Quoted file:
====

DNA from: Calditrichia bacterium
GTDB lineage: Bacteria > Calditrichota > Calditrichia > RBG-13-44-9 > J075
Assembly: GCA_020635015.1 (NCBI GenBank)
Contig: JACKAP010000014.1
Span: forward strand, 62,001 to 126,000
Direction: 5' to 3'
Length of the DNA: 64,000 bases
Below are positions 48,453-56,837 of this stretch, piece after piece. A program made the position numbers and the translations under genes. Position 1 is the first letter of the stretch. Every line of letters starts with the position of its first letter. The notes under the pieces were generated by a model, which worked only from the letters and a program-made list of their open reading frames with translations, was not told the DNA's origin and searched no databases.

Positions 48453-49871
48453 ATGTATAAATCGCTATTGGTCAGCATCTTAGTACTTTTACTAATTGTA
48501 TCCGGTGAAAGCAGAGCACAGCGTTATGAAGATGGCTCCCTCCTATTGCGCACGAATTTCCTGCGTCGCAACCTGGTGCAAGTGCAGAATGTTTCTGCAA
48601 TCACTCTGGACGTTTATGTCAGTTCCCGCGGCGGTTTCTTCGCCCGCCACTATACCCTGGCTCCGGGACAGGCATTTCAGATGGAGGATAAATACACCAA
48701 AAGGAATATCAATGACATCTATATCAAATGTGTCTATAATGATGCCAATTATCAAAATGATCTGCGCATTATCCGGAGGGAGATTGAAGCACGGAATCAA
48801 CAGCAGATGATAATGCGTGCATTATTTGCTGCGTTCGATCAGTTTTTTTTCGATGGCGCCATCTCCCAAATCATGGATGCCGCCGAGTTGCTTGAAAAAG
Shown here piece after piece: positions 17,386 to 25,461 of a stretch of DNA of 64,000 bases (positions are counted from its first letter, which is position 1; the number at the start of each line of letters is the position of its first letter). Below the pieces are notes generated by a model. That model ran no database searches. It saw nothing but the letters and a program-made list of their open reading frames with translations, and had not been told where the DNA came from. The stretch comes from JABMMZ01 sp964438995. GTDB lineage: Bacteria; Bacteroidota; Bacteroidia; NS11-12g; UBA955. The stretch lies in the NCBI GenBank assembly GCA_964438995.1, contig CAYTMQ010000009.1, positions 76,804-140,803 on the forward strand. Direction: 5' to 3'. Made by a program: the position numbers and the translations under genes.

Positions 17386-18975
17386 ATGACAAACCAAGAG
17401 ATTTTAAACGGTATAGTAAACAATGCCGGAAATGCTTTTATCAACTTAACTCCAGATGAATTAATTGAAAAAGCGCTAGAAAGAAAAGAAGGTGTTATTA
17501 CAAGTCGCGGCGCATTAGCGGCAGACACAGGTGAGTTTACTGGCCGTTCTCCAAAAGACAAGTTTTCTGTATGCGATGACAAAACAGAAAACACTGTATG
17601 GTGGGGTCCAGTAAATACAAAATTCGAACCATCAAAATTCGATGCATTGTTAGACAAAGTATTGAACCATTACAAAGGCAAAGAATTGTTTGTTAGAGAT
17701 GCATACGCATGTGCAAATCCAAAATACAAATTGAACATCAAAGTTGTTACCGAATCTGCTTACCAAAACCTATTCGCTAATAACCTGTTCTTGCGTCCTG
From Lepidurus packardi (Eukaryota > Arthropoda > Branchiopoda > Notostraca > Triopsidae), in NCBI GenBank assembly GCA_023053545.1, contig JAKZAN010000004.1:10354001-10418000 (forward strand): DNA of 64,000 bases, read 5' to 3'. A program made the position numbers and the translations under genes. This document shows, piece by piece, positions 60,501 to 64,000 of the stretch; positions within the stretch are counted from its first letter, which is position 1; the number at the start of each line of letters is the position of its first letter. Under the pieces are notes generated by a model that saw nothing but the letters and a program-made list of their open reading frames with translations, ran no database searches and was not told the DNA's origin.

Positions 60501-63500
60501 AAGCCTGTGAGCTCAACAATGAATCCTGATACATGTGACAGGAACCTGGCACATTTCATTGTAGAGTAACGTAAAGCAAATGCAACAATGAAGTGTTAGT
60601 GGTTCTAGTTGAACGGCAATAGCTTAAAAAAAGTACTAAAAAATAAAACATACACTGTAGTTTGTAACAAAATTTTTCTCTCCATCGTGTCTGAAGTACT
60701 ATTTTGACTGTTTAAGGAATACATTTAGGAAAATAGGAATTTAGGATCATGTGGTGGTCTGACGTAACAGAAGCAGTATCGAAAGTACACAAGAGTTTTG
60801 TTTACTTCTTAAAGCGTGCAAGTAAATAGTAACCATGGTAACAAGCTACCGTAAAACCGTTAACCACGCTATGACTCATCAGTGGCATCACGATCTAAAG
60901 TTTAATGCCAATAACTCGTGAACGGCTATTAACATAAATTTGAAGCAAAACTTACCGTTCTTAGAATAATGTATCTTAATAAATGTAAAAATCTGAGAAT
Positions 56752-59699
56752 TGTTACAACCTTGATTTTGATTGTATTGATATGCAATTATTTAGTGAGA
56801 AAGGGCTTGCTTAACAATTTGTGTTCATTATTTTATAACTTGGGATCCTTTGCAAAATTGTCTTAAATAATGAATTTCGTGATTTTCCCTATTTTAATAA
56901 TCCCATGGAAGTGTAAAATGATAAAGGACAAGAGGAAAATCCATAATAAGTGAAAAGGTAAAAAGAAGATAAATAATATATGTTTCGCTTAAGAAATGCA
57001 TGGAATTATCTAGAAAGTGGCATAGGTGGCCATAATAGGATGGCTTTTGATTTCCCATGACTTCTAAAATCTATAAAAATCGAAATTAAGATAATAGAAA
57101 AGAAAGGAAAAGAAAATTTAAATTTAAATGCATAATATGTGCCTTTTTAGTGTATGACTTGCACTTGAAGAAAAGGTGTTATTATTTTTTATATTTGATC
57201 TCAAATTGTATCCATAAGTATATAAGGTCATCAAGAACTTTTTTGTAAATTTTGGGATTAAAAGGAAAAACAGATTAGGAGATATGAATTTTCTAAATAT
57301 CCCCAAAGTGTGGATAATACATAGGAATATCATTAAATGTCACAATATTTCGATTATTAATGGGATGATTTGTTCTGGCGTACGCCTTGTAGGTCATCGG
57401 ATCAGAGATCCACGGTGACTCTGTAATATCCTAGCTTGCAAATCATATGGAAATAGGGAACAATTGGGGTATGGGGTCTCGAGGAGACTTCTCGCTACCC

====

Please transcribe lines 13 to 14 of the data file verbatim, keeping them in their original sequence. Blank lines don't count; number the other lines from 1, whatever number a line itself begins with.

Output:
48701 AAGGAATATCAATGACATCTATATCAAATGTGTCTATAATGATGCCAATTATCAAAATGATCTGCGCATTATCCGGAGGGAGATTGAAGCACGGAATCAA
48801 CAGCAGATGATAATGCGTGCATTATTTGCTGCGTTCGATCAGTTTTTTTTCGATGGCGCCATCTCCCAAATCATGGATGCCGCCGAGTTGCTTGAAAAAG